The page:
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Review: 'Raya and the Last Dragon' explores the fragile nature of trust and unity

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RAYA AND THE LAST DRAGON - As an evil force threatens the kingdom of Kumandra, it is up to warrior Raya, and her trusty steed Tuk Tuk, to leave their Heart Lands home and track down the last dragon to help stop the villainous Druun. © 2020 Disney. All Rights Reserved.{ }(Photo: Disney)

Raya and the Last Dragon
4 out of 5 Stars
Directors:
Don Hall, Carlos López Estrada
Writer: Qui Nguyen, Adele Lim
Starring: Kelly Marie Tran, Awkwafina, Gemma Chan
Genre: Animation, Action, Adventure
Rated: PG for some violence, action and thematic elements

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SALT LAKE CITY (KUTV) — Synopsis: For years, the Druun, a race of monsters who turn those they touch into stone, have been kept at bay by the power of a magical stone made by the legendary dragon Sisu. When the stone is shattered, the Drunn return.

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Review: Our story takes place in the land of Kumandra, a once unified nation that has split into factions. A tentative peace exists between the clans. A peace that will go up in flames with the smallest of friction.

Raya (voiced by Kelly Marie Tran) is a spirited young woman who, despite her father’s best efforts, is wary of anyone who isn’t a part of Kumandra’s Heart, her village. Her tribe has prospered; others have not been as lucky. For those on the outside looking in, Raya’s family’s comforts are directly related to a powerful stone Kumandra’s Heart possess that was left behind by Sisu, the dragon who banished the evil Druun 500 years before.

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Raya’s father, Chief Benja (Daniel Dae Kim), wanting to reunify the clans, invites the leaders of all the local tribes to attend a feast. It goes so poorly that the Druun reappear and turn half the partiers, including Benja, into stone.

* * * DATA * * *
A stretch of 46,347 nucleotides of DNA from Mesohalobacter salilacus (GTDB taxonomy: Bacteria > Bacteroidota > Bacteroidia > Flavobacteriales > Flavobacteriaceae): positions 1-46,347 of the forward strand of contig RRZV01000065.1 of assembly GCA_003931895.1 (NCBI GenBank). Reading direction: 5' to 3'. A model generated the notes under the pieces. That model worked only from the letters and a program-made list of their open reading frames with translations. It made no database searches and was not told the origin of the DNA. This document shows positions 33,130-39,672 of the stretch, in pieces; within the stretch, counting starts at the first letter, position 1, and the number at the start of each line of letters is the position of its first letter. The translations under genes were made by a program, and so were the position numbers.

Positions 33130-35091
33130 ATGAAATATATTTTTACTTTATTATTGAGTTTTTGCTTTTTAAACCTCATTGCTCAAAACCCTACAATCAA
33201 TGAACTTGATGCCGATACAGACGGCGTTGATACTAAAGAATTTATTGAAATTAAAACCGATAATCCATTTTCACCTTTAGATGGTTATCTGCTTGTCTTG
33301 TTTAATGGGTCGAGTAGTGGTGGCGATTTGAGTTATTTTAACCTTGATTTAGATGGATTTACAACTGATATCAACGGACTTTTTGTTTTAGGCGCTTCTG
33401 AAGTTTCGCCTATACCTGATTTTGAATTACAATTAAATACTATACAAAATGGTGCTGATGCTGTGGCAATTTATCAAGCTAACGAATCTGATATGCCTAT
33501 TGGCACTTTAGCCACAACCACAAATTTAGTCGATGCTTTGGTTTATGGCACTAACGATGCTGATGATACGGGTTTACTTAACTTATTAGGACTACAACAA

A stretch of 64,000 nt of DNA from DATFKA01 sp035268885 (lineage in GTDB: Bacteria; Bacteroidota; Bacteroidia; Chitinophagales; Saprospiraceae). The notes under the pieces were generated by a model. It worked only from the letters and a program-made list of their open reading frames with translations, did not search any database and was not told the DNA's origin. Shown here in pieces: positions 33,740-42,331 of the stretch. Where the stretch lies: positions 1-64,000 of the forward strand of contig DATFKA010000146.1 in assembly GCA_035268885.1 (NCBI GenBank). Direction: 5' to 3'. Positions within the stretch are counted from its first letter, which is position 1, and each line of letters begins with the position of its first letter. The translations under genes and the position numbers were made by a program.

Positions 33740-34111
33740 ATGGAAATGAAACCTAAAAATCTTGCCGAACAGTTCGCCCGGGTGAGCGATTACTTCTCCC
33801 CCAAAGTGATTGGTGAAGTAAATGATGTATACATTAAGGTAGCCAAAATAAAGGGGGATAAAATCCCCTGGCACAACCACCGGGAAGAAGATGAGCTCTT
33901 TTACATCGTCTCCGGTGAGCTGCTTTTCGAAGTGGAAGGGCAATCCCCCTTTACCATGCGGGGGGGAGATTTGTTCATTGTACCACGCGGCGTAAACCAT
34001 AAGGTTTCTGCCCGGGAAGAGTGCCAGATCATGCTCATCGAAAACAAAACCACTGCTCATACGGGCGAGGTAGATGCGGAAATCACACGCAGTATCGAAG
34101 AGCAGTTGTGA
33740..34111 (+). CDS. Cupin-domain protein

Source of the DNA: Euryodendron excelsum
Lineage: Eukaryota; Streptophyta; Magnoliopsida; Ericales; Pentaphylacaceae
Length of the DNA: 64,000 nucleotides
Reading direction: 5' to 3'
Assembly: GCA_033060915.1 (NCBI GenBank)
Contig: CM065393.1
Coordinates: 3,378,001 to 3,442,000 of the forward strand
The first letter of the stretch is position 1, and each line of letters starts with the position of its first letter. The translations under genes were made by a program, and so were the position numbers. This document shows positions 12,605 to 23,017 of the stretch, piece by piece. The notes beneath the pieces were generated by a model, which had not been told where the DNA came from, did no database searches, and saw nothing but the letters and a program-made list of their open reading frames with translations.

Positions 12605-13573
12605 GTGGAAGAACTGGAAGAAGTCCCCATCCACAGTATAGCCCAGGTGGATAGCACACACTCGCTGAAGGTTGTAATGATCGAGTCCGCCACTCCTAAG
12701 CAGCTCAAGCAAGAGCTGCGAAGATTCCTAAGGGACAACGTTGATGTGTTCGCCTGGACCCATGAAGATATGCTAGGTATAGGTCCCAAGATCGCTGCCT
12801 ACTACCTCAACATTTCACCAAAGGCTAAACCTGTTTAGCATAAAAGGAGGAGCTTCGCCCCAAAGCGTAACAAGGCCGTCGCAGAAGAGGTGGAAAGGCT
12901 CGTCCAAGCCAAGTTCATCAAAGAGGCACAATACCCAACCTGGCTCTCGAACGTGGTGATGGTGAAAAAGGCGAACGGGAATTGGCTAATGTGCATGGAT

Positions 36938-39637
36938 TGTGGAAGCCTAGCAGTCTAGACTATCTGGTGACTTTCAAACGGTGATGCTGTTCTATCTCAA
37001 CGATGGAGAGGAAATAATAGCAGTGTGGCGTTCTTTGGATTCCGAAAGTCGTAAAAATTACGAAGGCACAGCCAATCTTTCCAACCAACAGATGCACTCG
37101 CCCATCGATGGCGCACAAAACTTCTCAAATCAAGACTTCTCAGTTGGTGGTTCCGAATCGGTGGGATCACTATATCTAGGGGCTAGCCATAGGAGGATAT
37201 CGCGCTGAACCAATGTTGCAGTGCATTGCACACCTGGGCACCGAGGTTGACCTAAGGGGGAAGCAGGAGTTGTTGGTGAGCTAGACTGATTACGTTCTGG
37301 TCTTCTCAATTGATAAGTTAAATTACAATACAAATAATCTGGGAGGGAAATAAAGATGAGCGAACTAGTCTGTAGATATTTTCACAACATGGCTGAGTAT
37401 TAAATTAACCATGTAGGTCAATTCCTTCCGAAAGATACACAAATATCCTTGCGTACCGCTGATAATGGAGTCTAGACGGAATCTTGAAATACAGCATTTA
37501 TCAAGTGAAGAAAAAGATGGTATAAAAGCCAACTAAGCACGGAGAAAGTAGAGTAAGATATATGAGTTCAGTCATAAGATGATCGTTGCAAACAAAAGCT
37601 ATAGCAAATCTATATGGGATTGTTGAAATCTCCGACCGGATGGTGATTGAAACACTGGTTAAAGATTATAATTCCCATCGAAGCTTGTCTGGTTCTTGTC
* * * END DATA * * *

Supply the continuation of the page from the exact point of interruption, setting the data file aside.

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Raya is forced to embark on a journey where she’ll need to learn how to trust those who cross her path. Trusting those who have already betrayed you is a difficult thing to do.

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“Raya and the Last Dragon” is an Asian-inspired story of a young woman who is forced to embark on a quest to save her people. It’s a common refrain that we’ve seen in numerous times throughout history in fiction and non-fiction. I’m not being dismissive. It is films like this that have inspired me throughout my life to go out and be more than I currently am. None of us are completely prepared for what comes next. There are times when we must rise to meet the moment.

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"Raya and the Last Dragon" is beautifully animated with solid performances from the voice actors and a script that is simple, direct and effective. I wanted to be a little more emotionally involved. There are a couple of beats that just don't hit quite as deeply as they should. Nevertheless, it checks off the intellectual boxes without being too dense for younger audiences to grasp the full message of the film. I love that the positive ending comes with a struggle. It acknowledges that it isn’t easy to trust and that in any given situation a single person can make things better or worse for everyone around them. I want to be more like Raya, particularly who she is at the end of the film. I’ll get there. Hopefully you'll be there with me.